Asynchronous legal hearings and pandemic fatigue discussed at civil justice conference
Society should adopt asynchronous legal hearings, Professor Richard Susskind has said.
Speaking at an online conference hosted by the Judicial Institute for Scotland on what lies ahead for civil justice, the legal futurist laid out developments in the court system that he expects to see.
Professor Susskind suggested that synchronous communication – involving the coincidence of time and place – ought to give way, at least partially, to “asynchronous hearings or online judging” in low value cases.
He added: “Communication is synchronous when people need to be available at the same time, such as in a phone call, a meeting or a video call.
“Asynchronous communication is the text message, email or WhatsApp, where you send and receive messages at your convenience.
“It turns out that asynchronous communication is often considerably more convenient than synchronous communication. The idea of asynchronous hearings is one we want to pursue.”
He went on: “There would be some kind of online discussion, and the judge delivers the decision in like form. No one would have to take a day off work and we could have a far more diverse judiciary because judges would not need to be available during normal working hours. It would be quicker, lower cost and more convenient.”
Lord Pentland, who also spoke at the conference, had “serious doubts” over the quality of substantive hearings held online with the technology as it stands. He said the dialogue “between bench and bar … cannot be replicated online”.
“Over a video link interventions and exchanges between the judges and the advocates are awkward and stilted. The technology acts as a barrier, inhibiting free-flowing and spontaneous dialogue. The interchange becomes strained and difficult. As a result, the quality of the hearing is diminished. And if the quality of hearings (particularly appellate hearings) is reduced in this way, ultimately the quality of our law will suffer,” the judge suggested.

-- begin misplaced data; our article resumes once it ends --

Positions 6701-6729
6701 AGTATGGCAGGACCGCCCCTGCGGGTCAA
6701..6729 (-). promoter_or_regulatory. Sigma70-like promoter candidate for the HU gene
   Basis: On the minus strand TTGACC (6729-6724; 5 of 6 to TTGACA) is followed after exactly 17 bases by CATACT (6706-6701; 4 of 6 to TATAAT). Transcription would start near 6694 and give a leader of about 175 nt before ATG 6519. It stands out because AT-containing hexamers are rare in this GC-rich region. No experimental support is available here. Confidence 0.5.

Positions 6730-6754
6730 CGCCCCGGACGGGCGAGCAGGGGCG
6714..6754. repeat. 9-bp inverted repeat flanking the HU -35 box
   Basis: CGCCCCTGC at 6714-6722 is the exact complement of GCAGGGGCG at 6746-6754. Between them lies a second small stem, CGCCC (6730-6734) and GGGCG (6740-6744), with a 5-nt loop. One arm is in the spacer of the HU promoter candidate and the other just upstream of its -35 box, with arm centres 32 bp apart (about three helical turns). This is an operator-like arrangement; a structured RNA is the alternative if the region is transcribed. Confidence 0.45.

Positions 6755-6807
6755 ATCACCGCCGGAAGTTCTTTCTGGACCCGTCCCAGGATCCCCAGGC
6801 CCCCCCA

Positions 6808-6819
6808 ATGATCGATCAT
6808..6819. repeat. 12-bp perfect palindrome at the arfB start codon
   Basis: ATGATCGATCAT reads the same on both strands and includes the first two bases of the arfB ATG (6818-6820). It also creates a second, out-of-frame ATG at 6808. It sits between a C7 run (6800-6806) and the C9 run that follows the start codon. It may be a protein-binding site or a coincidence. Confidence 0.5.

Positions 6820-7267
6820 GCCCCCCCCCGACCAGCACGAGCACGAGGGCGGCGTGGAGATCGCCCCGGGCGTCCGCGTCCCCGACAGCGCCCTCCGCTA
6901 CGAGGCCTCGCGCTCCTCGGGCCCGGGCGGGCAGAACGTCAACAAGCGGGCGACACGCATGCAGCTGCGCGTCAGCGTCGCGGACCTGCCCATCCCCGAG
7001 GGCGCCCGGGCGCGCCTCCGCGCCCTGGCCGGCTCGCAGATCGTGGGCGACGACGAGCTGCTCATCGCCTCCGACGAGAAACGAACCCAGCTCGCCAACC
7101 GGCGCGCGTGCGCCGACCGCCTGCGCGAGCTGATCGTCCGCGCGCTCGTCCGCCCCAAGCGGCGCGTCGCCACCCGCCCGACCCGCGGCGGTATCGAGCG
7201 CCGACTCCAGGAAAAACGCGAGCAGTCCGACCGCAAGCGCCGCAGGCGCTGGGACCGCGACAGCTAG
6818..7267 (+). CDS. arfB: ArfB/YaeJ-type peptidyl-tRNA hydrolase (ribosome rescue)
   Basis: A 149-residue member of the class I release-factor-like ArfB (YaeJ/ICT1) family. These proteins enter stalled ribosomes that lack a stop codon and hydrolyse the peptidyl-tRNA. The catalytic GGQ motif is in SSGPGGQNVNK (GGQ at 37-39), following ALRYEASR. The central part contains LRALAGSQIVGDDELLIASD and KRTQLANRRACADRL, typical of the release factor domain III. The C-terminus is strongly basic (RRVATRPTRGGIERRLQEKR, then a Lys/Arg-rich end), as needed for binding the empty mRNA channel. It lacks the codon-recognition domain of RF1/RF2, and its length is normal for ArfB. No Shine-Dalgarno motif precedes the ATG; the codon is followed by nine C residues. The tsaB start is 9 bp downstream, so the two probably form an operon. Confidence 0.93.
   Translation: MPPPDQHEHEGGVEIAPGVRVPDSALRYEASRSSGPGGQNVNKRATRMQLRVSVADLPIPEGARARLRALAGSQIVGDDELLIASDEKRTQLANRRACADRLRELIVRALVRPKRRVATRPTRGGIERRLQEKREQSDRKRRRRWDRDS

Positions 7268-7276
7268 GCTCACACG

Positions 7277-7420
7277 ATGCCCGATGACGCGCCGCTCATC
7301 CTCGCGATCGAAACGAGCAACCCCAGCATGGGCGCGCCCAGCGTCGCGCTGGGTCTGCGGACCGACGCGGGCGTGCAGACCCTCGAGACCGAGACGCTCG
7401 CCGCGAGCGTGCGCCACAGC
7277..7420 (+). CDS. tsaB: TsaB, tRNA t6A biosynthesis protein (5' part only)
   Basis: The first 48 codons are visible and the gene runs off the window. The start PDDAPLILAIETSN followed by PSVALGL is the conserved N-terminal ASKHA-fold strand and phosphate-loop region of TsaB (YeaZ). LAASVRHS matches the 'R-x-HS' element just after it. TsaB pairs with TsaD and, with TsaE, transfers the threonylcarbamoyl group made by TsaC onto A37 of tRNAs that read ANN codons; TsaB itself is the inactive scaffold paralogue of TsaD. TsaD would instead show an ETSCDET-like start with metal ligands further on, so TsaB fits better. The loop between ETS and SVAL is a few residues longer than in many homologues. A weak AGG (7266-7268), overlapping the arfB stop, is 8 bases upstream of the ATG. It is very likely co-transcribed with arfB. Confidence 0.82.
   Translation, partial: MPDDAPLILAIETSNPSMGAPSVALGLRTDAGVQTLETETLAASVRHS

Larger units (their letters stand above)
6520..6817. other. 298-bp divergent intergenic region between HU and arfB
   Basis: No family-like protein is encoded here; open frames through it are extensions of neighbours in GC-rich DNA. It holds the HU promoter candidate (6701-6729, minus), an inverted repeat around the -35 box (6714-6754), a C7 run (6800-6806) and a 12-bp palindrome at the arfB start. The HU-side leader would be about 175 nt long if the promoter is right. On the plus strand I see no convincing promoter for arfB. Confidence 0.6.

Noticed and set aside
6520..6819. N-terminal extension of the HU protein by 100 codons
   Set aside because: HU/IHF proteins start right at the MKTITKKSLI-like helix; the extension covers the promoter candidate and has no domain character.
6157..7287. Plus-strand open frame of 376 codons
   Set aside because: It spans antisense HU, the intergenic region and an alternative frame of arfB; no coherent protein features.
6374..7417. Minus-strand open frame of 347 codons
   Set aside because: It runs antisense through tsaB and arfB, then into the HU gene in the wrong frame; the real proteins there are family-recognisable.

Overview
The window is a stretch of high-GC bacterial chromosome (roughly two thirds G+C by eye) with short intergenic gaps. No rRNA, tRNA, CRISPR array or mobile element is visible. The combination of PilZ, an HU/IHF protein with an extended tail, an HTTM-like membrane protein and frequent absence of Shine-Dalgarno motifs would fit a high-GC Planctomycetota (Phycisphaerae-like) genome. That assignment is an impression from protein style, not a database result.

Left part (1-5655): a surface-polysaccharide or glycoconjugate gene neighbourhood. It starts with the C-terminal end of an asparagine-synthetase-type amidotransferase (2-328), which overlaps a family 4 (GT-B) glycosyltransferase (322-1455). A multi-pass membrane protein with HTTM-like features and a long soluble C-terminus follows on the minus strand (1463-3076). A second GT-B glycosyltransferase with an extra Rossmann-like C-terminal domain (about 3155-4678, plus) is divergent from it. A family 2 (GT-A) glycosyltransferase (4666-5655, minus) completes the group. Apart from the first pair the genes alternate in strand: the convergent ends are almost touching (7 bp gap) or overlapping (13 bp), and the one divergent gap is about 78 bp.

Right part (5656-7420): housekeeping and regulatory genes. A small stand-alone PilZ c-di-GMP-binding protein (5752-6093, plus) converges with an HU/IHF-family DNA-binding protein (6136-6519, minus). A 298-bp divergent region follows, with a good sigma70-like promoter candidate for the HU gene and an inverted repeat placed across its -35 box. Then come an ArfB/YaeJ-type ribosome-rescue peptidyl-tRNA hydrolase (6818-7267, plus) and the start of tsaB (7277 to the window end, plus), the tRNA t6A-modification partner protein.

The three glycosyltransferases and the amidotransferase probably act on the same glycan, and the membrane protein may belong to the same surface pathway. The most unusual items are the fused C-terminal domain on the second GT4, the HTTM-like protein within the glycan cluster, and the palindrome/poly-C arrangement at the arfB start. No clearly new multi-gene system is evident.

He also expressed worry about the absence of formality “that is vital for any court hearing”, adding: “There is no real sense of the court as a place because the court is no longer a place. The rituals and symbols which reflect the authority and independence of the court are missing.”
In the context of the prorogation litigation of 2019, he said that the “authority of the Court of Session was powerfully conveyed” and “filtered through the public consciousness”.
“The image of the court as a place communicated the court’s separateness, legitimacy and standing. I doubt that the same effect would have been achieved if the judgment of the First Division had been delivered from and analysed over a studio-based news desk.”
Dean of Faculty, Roddy Dunlop QC, commented on the mental and physical health concerns that come with remote working. He said one in three advocates who responded to a Faculty survey said its continued use would be detrimental to their mental health.
“As has been remarked, there is a real difficulty that ‘working from home’ is morphing into ‘living at work’, Mr Dunlop said.
Of a similar survey of judges and sheriffs, he said: “Respondents here expressed the impact that virtual courts had had on their health and wellbeing, citing eyestrain, increased fatigue, low morale, isolation and other negative factors.
“They also reported an increased need for preparation time for court hearings, difficulty in adapting the discipline they previously exercised during in-person hearings, and an increased administrative burden on themselves and their clerks.
“One memorable response indicated that if the current mode of working continues, the judge in question would be looking to retire as quickly as was feasible.
“That is not in anyone’s interests.”